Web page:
Highland Park's Secret History As A Lawn Bowling Hotspot
On a bright summer day in 1964, dozens of athletes from around the world converged on the playing fields of the Arroyo Seco Park in Northeast Los Angeles. Wearing loose white linen clothes, the players, some of whom had traveled from as far away as South Africa, Australia and the Fiji Islands, lined the eastern boundary of the bowling green. They considered their competition, the weight of the ball and the elusive 120 feet of field between them and victory. An infectious stillness attested to the magnitude of the moment. Finally, a player tossed a small, spherical bowl, known as a "jack" or "kitty," onto the green, signaling the start of the World Lawn Bowling Tourney.
The history of lawn bowling stretches back at least 700 years. Although some scholars have traced its origins to ancient Egypt, most people believe it originated in England during the 12th century. The sport is intertwined with British history and lore. Legend has it that Sir Francis Drake refused to engage the Spanish Armada before he finished a game of bowls at Plymouth. The game was originally reserved for the nobility and the upper echelons of society. During the reign of King Henry VIII, a statute was passed that forbade the poorer classes from playing the sport, a prohibition reiterated in 1618, when King James I issued the Declaration of Sports. Despite these laws, the common folk couldn't stay away from the game, and fervor for the pastime spread through the British Isles. By 1848, Scotland alone had 200 lawn bowling clubs.
As Britain expanded its colonial empire in the late 19th and early 20th centuries, disseminating enslavement, racism and the English language, it also introduced lawn bowling to many of its conquered territories. Australia, Tasmania and New Zealand had established lawn bowling clubs by the 1860s and clubs were founded as far away as South Africa and Fiji by 1900.
Despite lawn bowling's popularity in Britain and its dominions, it remained a boutique sport in the United States until the 20th century. When it finally gained popularity, it was thanks to the residents of sunny, sporty California.
The St. Andrew's Society of San Francisco, the oldest public lawn bowling club in the United States, established permanent greens at Golden Gate Park in 1902. Over the next two decades, the sport crept southward and found a toehold in Los Angeles County.
An Ancient Sport Endures
The Pasadena Lawn Bowling Club opened its doors in 1921, making it the first such club in Southern California. By 1934, we had 15 member clubs with nine in Los Angeles County: Beverly Hills, Claremont, Exposition Park, Highland Park, Holmby Park, Inglewood, Los Angeles, Long Beach and Pasadena.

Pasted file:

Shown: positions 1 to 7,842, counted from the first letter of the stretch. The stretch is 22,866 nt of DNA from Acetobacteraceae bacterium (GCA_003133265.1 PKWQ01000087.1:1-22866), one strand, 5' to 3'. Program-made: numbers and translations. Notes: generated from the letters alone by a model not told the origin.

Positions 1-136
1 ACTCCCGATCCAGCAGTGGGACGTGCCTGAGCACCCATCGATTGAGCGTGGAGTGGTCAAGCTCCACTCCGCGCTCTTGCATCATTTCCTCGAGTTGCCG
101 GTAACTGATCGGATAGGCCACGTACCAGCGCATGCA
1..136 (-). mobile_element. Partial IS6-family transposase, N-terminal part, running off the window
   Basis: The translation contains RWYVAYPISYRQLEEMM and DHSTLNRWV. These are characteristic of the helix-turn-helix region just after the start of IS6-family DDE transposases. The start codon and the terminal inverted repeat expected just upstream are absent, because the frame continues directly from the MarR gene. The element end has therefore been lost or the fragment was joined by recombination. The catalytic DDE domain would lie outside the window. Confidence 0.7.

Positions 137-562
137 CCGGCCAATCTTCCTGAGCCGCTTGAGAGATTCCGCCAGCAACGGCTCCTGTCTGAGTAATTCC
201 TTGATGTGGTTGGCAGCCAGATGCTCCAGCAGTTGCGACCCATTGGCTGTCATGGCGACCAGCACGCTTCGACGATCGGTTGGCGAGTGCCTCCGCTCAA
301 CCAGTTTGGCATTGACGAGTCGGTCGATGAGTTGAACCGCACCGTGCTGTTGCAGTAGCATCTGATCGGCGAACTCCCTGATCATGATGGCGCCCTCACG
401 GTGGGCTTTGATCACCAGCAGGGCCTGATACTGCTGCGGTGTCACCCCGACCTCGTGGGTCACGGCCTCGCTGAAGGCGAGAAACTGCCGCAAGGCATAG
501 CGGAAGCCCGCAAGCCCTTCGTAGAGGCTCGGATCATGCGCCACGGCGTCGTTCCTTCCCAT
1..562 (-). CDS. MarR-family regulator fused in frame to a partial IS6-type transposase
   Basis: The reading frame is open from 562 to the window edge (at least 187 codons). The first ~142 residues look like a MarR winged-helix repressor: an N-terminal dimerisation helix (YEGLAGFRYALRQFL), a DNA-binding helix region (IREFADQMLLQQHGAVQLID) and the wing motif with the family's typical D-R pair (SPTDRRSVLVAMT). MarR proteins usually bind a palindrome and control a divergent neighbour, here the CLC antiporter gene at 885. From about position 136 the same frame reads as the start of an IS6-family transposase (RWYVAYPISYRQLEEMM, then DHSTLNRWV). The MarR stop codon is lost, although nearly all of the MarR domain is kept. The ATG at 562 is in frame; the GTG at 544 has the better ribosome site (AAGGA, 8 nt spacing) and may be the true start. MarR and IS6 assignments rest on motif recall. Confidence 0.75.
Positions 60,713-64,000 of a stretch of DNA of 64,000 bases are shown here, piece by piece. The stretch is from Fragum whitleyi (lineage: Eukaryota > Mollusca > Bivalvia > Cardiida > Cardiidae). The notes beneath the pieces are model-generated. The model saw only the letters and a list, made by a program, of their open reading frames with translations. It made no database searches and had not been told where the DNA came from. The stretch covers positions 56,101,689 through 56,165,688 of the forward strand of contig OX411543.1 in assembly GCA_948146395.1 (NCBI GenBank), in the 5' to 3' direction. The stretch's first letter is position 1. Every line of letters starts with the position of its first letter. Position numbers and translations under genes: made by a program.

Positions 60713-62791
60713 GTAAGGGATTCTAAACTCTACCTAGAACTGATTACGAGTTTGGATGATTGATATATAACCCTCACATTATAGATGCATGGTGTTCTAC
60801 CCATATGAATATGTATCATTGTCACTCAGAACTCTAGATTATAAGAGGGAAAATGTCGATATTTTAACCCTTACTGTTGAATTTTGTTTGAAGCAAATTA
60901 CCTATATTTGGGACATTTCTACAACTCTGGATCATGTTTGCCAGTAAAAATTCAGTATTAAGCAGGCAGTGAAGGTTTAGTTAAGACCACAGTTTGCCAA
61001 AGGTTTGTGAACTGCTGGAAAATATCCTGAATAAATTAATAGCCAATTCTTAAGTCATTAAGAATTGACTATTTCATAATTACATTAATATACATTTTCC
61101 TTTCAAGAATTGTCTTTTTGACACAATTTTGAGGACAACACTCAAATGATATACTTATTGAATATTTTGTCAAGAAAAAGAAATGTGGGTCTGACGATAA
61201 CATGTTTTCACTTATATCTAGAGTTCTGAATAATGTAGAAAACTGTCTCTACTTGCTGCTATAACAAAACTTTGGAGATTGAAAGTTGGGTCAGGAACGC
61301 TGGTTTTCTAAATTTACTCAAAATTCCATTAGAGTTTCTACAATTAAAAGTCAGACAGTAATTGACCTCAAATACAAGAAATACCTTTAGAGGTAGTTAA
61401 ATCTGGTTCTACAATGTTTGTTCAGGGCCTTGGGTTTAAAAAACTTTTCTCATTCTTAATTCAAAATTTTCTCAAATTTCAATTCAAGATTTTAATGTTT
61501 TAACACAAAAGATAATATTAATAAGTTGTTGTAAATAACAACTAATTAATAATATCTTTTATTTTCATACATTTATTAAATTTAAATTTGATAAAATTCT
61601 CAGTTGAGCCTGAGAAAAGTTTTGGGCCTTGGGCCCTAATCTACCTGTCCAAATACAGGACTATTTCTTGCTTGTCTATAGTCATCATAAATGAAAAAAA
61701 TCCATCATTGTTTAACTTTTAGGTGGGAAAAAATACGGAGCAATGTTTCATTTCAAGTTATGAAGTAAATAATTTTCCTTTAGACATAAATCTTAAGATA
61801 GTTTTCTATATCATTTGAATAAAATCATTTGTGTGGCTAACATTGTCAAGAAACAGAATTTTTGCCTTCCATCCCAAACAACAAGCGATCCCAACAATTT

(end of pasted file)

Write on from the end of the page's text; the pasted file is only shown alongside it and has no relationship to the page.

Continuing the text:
The popularity of the sport surged, driven by the recreational outdoor culture of Los Angeles and the region's population boom.
The most popular club in the region was the Arroyo Seco Lawn Bowling Club in what is now Hermon Park. Funded by the federal government through unemployment relief bonds, construction of the park's greens was completed in 1932 at the height of the Great Depression — just in time to host an "unofficial" world lawn bowling tournament that coincided with the Olympic Games.
That year, A. E. Rudd, then-chairman of the American Lawn Bowling Association, lauded Arroyo Seco Park's greens as the best in North America. Thirty years after its construction, the park was still the only location in the world with four bowling greens in one place. Visitors from New Zealand, Australia, Canada and other countries who played at the park wished they "could pick up [the] four rinks and take them back home with them," according to a 1962 Los Angeles Times story. The Arroyo Seco Lawn Bowling Club was so popular it came to define the sport in Southern California, tempting local and foreign players.
"Although the sport of lawn bowling hasn't reached the nation-wide popularity of baseball, golf, tennis, etc.," the Los Angeles Times wrote in 1936, "Southern California is a hotbed of the ancient sport."
In 1939, after six years of waiting, the city of Los Angeles bestowed the park with a clubhouse. Likely funded privately by members, the building was designed by architect Carl C. McElvy, who would be appointed California's first state architect in 1963. The 1940 Southern California Lawn Bowling Association Yearbook touted the $16,000 ranch-style building for having "every modern convenience, including hot and cold-water showers, electrically equipped kitchen, and beautifully furnished social hall."
As the sport spread across Southern California, Highland Park, with its state-of-the-art club, remained its focal point. In 1940, Arroyo Seco Park hosted lawn bowling games 346 days out of the year.